Public-Sector Approaches to Financing Long-Term Services and Supports

Background

The major source of public financing for long-term services and supportsLTSS encompasses a broad range of assistance with activities of daily living and health-related tasks for people with functional limitations caused by physical or mental impairments. LTSS may be delivered in institutions or in a person’s home or a residential care setting. ( LTSSLTSS encompasses a broad range of assistance with activities of daily living and health-related tasks for people with functional limitations caused by physical or mental impairments. LTSS may be delivered in institutions or in a person’s home or a residential care setting. ) is the joint federal and state MedicaidA joint federal/state program that provides health care and LTSS. However, to qualify for Medicaid LTSS, people must have extremely low assets and income, or they have to “spend down” most of their assets. program. MedicaidA joint federal/state program that provides health care and LTSS. However, to qualify for Medicaid LTSS, people must have extremely low assets and income, or they have to “spend down” most of their assets. pays for nursing facility care and increasing (but still limited) amounts of home and community-based services. However, to qualify for MedicaidA joint federal/state program that provides health care and LTSS. However, to qualify for Medicaid LTSS, people must have extremely low assets and income, or they have to “spend down” most of their assets. , people must have extremely low assets and income or spend almost all their assets and income to pay for their health care and LTSSLTSS encompasses a broad range of assistance with activities of daily living and health-related tasks for people with functional limitations caused by physical or mental impairments. LTSS may be delivered in institutions or in a person’s home or a residential care setting. .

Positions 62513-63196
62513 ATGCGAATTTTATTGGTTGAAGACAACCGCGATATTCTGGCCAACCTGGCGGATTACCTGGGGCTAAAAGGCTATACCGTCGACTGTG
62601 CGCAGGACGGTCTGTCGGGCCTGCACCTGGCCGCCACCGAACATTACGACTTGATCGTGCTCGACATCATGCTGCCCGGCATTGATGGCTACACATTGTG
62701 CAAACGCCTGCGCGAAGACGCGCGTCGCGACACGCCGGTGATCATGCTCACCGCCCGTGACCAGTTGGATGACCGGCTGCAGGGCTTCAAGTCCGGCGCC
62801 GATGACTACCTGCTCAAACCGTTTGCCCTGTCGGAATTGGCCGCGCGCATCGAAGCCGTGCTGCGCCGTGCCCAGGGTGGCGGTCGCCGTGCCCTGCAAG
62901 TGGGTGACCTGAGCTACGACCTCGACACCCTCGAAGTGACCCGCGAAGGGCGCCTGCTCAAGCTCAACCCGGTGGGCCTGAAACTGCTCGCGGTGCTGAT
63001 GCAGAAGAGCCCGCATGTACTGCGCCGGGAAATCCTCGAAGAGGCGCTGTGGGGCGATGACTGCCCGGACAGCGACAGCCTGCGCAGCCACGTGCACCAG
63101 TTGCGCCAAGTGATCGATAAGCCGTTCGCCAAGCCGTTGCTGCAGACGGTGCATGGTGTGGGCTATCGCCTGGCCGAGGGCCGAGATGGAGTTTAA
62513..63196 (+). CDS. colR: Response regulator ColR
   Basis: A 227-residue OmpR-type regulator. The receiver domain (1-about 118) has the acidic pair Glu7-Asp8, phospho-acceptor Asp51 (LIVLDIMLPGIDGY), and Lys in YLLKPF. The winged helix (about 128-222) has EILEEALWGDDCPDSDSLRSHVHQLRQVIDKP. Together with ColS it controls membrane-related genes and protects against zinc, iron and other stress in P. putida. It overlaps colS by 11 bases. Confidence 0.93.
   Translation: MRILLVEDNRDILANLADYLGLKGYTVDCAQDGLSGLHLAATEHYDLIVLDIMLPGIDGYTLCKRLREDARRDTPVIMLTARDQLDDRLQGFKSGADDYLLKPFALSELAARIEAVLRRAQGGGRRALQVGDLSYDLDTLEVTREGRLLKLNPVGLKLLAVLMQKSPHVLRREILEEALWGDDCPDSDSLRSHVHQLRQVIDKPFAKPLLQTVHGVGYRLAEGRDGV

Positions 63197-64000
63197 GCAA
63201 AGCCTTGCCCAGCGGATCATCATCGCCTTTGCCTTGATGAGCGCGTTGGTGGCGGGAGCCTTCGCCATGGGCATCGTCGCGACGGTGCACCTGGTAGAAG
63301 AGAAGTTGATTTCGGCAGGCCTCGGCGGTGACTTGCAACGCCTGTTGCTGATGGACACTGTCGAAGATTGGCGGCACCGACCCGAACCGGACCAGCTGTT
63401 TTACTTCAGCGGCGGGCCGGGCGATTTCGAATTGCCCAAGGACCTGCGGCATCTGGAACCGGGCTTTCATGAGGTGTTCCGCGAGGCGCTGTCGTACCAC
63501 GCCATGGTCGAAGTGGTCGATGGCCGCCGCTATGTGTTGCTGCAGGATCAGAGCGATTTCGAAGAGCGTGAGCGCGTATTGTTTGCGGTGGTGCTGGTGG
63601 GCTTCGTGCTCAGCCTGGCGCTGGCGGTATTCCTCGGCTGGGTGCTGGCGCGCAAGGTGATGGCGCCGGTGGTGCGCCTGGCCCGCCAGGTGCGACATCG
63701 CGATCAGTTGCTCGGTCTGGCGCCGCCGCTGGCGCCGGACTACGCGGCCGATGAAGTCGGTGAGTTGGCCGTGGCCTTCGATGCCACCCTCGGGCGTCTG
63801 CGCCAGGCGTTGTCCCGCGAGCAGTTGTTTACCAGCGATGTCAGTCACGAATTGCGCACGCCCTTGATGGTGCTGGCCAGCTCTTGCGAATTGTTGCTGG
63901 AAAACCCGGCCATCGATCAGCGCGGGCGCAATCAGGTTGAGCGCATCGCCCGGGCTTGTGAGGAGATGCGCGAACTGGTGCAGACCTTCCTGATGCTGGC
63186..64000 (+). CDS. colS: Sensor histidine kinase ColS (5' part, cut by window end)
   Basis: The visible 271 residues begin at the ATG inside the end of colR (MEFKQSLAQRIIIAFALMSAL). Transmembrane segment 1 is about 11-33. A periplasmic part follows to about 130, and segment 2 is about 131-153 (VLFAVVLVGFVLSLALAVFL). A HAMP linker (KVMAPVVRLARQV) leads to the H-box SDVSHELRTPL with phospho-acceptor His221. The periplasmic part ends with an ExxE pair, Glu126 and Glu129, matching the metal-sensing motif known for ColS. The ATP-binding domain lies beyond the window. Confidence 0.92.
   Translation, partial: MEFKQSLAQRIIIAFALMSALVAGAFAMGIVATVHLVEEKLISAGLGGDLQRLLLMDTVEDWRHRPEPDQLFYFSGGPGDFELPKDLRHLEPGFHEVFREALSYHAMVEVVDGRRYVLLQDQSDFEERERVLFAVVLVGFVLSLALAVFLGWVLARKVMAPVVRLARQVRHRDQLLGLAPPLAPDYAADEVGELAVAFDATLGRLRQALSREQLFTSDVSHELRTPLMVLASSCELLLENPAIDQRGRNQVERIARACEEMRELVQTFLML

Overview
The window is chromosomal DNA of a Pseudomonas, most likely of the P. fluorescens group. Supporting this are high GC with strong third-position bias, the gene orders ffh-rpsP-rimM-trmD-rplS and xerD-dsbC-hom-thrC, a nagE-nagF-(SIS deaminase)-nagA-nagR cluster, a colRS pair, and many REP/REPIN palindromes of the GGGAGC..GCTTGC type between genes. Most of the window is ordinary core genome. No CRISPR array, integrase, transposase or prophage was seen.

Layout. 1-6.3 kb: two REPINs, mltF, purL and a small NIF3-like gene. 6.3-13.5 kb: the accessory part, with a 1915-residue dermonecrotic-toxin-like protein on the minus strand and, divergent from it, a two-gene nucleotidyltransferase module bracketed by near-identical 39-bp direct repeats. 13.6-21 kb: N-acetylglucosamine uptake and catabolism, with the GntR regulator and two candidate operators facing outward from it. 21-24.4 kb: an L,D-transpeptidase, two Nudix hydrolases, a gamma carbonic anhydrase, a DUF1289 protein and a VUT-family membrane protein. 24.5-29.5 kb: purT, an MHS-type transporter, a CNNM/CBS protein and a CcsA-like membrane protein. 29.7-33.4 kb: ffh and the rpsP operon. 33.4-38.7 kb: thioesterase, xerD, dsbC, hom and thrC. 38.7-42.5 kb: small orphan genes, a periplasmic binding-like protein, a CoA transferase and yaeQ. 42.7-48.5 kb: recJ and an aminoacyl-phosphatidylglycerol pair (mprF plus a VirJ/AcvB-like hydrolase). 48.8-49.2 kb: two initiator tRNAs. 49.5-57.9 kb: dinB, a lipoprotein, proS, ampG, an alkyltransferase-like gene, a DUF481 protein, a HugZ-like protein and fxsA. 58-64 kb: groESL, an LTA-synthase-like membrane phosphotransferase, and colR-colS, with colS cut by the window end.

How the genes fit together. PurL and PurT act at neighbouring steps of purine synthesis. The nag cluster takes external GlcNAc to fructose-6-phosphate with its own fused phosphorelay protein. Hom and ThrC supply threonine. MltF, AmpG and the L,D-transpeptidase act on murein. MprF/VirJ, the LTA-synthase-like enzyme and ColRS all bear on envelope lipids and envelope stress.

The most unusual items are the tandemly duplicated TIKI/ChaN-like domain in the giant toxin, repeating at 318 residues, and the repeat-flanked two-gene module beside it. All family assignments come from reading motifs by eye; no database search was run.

MedicareMedicare is the federal health insurance program for people who are age 65 or older, certain younger people with disabilities, and people with End-Stage Renal Disease (ESRD), (permanent kidney failure requiring dialysis or a transplant). generally does not pay for LTSSLTSS encompasses a broad range of assistance with activities of daily living and health-related tasks for people with functional limitations caused by physical or mental impairments. LTSS may be delivered in institutions or in a person’s home or a residential care setting. . It funds medically necessary home health careA Medicare benefit provided in an individual’s home. Eligibility requires that an individual be under the care of a physician who authorizes all services and certifies that the person is homebound  and in need of intermittent skilled services. , but consumers must be homebound“Homebound” is a Medicare designation for individuals who (1) need the help of another person or medical equipment such as a walker or a wheelchair to leave their home, or (2) whose doctor believes leaving home could endanger their health. and need skilled nursing or therapy to receive the benefit. MedicareMedicare is the federal health insurance program for people who are age 65 or older, certain younger people with disabilities, and people with End-Stage Renal Disease (ESRD), (permanent kidney failure requiring dialysis or a transplant). also pays for postacute care in a skilled-nursing facility if an individual has had a prior hospital stay of at least three days (see also Health Care Coverage: Medicare).